Hardworking Missourians stood up to corporate cronies in August when they overwhelmingly rejected their efforts to enact a right-to-work (RTW) law in the state that would have curbed the ability of workers to join together to negotiate for higher pay, benefits and safety on the job.
By a more than two-to-one margin, voters overruled the state Legislature and former governor that enacted RTW in 2017 after years of failed attempts to do so. The Teamsters and other unions came together in the weeks following the legislation’s passage to get voters to place a measure on the state ballot that would overturn the law.
Despite supporters’ efforts to sabotage the anti-RTW referendum vote by having it moved to the August primary ballot from the November general election ballot earlier this year, workers made it clear they didn’t believe the lies told by big business interests that wanted to halt collective bargaining in the “Show Me” state.
“Voters across Missouri let anti-worker lawmakers know that they won’t be pushed aside so these elected officials can continue to line their pockets with corporate campaign dollars,” said Teamsters General President Jim Hoffa. “Working Missourians understand the power of unions and how they help bring a better quality of life to union and nonunion workers alike.”
Destructive RTW laws are designed to drive down wages and weaken workers’ bargaining rights. States that have already mandated right to work have lower wages, higher unemployment and poverty levels, and fewer protections for workers than free-bargaining states.
Missouri Teamsters, under the direction of Jim Kabell, President of the Missouri-Kansas-Nebraska Conference of Teamsters and Joint Council 56 in Kansas City, Mo., were involved from the get-go to make sure RTW never took effect in the state. He said voters got wise to the efforts of RTW supporters.
“For us to get 68 percent of the vote in Missouri is a pretty phenomenal number,” Kabell said. “People weren’t fooled by right to work. The truth drove this campaign. People understood the truth and voted. They got the impact of this on their communities.”
Labor Day Parade
A month after the vote against right to work, Teamsters gathered at the St. Louis Labor Day parade admitted this year’s celebration was a little more joyous than most due to winning effort.
“It does feel different,” said Rodney Kalina, a Local 688 member and 25-year Teamster who is a driver and shop steward for Pepsi Beverages. “In years past, different parts of labor weren’t unified. This year, it just feels like we’re more unified. If it took this fight to get there, I hope it stays in that direction.”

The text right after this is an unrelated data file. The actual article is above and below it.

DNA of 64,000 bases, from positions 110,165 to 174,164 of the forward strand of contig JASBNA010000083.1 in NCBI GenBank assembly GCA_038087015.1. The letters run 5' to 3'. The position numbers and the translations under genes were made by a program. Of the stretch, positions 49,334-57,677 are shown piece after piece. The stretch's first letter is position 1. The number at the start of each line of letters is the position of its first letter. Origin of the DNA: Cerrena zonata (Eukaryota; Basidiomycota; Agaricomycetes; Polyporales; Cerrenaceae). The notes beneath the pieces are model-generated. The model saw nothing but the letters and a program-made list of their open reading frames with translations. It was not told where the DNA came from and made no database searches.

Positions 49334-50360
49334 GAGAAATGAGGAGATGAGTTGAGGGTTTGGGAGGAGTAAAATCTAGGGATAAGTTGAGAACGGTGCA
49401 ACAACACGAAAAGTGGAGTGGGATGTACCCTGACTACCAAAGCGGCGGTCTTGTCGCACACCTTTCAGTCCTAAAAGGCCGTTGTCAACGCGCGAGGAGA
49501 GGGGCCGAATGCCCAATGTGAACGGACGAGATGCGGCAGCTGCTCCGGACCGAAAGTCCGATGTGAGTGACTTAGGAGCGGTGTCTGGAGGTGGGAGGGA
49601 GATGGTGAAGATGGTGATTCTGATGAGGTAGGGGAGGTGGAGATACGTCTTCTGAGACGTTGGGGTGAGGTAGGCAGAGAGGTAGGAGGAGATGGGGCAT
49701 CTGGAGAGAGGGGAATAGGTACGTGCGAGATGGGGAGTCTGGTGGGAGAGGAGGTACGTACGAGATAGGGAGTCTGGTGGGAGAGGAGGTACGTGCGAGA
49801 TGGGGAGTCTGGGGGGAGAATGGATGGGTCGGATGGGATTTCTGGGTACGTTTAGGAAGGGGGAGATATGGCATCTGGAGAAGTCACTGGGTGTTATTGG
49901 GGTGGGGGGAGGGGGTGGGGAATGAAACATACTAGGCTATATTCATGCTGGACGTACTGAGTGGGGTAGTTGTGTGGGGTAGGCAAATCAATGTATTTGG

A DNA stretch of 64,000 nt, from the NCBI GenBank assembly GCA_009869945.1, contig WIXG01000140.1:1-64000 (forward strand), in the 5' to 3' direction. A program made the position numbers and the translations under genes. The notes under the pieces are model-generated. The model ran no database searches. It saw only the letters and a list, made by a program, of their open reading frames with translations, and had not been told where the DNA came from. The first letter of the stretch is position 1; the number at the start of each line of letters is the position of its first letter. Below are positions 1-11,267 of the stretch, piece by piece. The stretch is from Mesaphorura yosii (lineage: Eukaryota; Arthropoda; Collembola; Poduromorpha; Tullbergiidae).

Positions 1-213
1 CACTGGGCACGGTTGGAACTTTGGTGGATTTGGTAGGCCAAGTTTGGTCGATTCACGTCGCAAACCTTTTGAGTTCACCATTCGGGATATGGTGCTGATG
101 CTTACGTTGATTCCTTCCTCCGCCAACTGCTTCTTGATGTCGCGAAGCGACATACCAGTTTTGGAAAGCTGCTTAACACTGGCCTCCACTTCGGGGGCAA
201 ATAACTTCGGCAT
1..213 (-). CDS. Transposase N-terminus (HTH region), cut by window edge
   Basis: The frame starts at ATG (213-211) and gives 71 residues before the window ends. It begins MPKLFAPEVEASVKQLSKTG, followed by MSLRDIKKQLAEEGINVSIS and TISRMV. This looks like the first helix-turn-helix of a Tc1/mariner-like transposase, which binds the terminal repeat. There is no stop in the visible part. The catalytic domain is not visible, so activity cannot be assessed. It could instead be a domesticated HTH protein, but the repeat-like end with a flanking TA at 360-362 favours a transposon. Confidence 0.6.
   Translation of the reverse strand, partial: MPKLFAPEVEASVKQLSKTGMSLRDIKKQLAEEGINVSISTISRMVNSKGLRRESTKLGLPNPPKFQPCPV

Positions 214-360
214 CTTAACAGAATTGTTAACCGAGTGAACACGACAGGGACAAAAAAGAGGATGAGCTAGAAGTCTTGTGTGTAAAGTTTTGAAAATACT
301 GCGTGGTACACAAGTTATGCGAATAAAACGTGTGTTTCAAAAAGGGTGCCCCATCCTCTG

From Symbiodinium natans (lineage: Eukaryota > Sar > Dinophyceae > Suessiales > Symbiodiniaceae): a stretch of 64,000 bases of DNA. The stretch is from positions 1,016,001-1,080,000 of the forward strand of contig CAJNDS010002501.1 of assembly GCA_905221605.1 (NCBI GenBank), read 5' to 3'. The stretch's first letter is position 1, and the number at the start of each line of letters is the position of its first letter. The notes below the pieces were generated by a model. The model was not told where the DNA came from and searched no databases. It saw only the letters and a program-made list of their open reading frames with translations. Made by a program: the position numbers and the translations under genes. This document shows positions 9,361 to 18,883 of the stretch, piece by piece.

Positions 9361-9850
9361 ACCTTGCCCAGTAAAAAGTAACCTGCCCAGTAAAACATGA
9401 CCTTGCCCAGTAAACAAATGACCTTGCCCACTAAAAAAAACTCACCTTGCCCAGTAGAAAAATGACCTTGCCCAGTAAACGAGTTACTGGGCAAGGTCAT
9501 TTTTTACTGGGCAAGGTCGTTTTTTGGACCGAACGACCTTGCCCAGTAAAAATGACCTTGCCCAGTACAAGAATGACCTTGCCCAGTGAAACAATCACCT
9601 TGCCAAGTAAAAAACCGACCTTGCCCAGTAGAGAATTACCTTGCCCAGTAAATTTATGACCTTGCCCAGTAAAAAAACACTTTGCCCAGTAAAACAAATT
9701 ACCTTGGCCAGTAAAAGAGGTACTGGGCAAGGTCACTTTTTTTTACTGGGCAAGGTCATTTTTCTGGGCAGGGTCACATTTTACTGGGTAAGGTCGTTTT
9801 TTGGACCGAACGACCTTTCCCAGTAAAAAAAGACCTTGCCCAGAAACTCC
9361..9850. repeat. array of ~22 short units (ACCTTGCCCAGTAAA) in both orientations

Maybe just as importantly, the victory set a blueprint for how the Teamsters and the labor movement should come together and flex their muscle in advance of the November election, said Marvin Kropp, President of Joint Council 13 in St. Louis.
“It showed we could defeat some of the people who are not friends of labor,” Kropp said. “But we have to do it the same way we defeated Prop A. We have to get unified, we have to get together. And we have to get the boots on the ground.”
As voters showed during the August vote, there was no good reason for them to support such an anti-worker measure. The median salary of a union worker is more than $11,000 a year higher than the median nonunion worker. Nine of the 10 highest poverty states are RTW. And those living in RTW states are also less likely to receive employer-based health insurance or pensions.
More broadly, taking away the rights of hardworking Americans to collectively bargain is not the answer. Working people want the freedom to join together and negotiate for a fair day’s work for a fair day’s pay. And the more money workers have to spend, the more products they buy, creating more jobs and better wages for all workers.
Big business says RTW is good for the American economy. But many of these same companies have offshored jobs and helped rig the rules, pushing U.S. wages down and placing the health and safety of workers at risk. Corporations are just looking to pocket higher profits.
For too many, the American dream is slipping away. But more than 937,000 Missourians put their foot down and said “Enough!” when they voted to throw out this RTW law. They knew it was a ruse.